When both her parents went blind suddenly, and in quick succession, artist Virginia Mallon began to think a lot about vision. Today Mallon’s work explores the seen, the unseen and all the knowing in between. Art Editor Suzannah Showler checks in with Virginia to uncover a world shimmering in the periphery of certainty.
Mason Morgan shut off the car and looked over at his wife, Sara. Seven-thirty on a Saturday night in April. It was her fifty-second birthday.
She had been laughing and joking with Terry, their son, just moments before. Now she raised her eyebrows at Morgan as he hesitated. Not a discouraging look exactly, but not encouraging, either—good-humored impatience, maybe. She said, “You’re not going to call me a ‘lady of a certain age’ again, are you?”
Midnight is a wire across a sky, impossible to tell one side of dark from the other. One crow says I’m that much closer to morning. The last line in my diary says otherwise, but for now it’s gone missing, and I am cranking through Bloomington on a rattletrap 1970s road bike I borrowed and never bothered to return…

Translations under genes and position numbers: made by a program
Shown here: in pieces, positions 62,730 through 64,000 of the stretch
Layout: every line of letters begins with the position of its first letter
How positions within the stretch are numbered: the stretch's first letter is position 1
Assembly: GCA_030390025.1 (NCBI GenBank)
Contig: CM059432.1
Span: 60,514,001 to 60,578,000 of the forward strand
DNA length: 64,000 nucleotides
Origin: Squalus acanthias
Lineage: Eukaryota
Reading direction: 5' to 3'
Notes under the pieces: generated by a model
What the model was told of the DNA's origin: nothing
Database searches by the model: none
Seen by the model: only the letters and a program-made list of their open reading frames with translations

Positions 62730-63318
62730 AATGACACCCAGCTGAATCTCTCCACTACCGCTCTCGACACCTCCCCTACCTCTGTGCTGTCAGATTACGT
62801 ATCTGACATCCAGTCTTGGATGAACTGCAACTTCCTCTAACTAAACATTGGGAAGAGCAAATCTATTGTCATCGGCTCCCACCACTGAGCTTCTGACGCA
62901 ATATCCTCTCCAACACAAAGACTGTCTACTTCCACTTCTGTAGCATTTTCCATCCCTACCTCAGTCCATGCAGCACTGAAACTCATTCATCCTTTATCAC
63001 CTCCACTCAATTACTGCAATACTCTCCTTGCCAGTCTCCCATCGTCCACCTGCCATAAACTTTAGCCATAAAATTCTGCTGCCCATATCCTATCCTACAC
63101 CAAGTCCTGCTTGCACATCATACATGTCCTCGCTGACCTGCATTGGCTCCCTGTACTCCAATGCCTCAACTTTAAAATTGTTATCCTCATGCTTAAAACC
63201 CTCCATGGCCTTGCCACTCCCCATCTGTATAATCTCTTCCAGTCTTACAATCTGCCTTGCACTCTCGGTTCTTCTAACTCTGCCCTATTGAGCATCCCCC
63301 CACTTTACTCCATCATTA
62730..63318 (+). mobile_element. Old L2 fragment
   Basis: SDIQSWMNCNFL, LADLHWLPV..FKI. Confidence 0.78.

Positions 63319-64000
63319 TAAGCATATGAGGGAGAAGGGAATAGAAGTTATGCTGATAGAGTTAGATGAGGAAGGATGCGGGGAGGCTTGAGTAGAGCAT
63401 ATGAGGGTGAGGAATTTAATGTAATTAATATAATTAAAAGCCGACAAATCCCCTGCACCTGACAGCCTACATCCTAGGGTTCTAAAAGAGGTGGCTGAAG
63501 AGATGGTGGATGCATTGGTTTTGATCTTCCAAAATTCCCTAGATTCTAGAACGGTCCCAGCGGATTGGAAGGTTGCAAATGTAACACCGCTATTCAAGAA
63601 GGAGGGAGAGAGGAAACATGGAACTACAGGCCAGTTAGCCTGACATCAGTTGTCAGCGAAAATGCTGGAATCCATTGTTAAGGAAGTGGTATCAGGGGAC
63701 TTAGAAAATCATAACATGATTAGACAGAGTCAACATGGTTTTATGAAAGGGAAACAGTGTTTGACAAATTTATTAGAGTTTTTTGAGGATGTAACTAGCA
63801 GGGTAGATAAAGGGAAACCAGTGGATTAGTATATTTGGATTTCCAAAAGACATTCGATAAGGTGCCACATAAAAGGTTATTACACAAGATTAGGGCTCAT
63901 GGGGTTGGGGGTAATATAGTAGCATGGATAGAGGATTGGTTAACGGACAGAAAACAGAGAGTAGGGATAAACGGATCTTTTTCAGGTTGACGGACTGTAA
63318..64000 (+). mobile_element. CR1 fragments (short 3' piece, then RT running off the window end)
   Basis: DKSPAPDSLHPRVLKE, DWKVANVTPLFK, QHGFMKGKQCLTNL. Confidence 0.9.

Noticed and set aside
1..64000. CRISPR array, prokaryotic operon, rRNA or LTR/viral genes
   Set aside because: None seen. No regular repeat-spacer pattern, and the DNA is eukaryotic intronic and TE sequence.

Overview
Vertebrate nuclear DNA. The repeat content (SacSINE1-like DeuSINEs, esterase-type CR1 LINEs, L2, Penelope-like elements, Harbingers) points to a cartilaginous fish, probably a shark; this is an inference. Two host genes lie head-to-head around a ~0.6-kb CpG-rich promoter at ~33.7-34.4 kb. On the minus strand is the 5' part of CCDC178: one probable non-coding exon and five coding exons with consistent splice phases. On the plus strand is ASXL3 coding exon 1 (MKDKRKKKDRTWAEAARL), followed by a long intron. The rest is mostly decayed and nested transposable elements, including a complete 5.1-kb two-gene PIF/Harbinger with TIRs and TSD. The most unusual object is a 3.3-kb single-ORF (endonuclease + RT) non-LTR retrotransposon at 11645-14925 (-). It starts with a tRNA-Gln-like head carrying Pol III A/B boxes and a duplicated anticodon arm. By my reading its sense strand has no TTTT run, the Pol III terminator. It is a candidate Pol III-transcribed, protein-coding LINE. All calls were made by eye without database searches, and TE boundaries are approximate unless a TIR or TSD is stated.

This issue features art by Virginia Mallon, a review of Mat Johnson’s new novel, fiction by Rick Canning, CNF by Katie Moulton and poetry by Gabrielle Bates, Cortney Lamar Charleston, Kristina Marie Darling, Cara Dees, John Dudek, John Gallaher, Chelsea Harris, Michael Marberry, Victoria McArtor, Tara Mae Mulroy, Jennifer Perrine, Jim Whiteside and Emily Jungmin Yoon.
The 2016 Non/Fiction Collection Prize judge is Michelle Herman. Herman is the director of The Ohio State University Creative Writing MFA and author of the novels Missing, Dog, the forthcoming Devotion, and the collection of novellas A New and Glorious Life; and three essay collections—The Middle of Everything, Stories We Tell Ourselves, and Like a Song.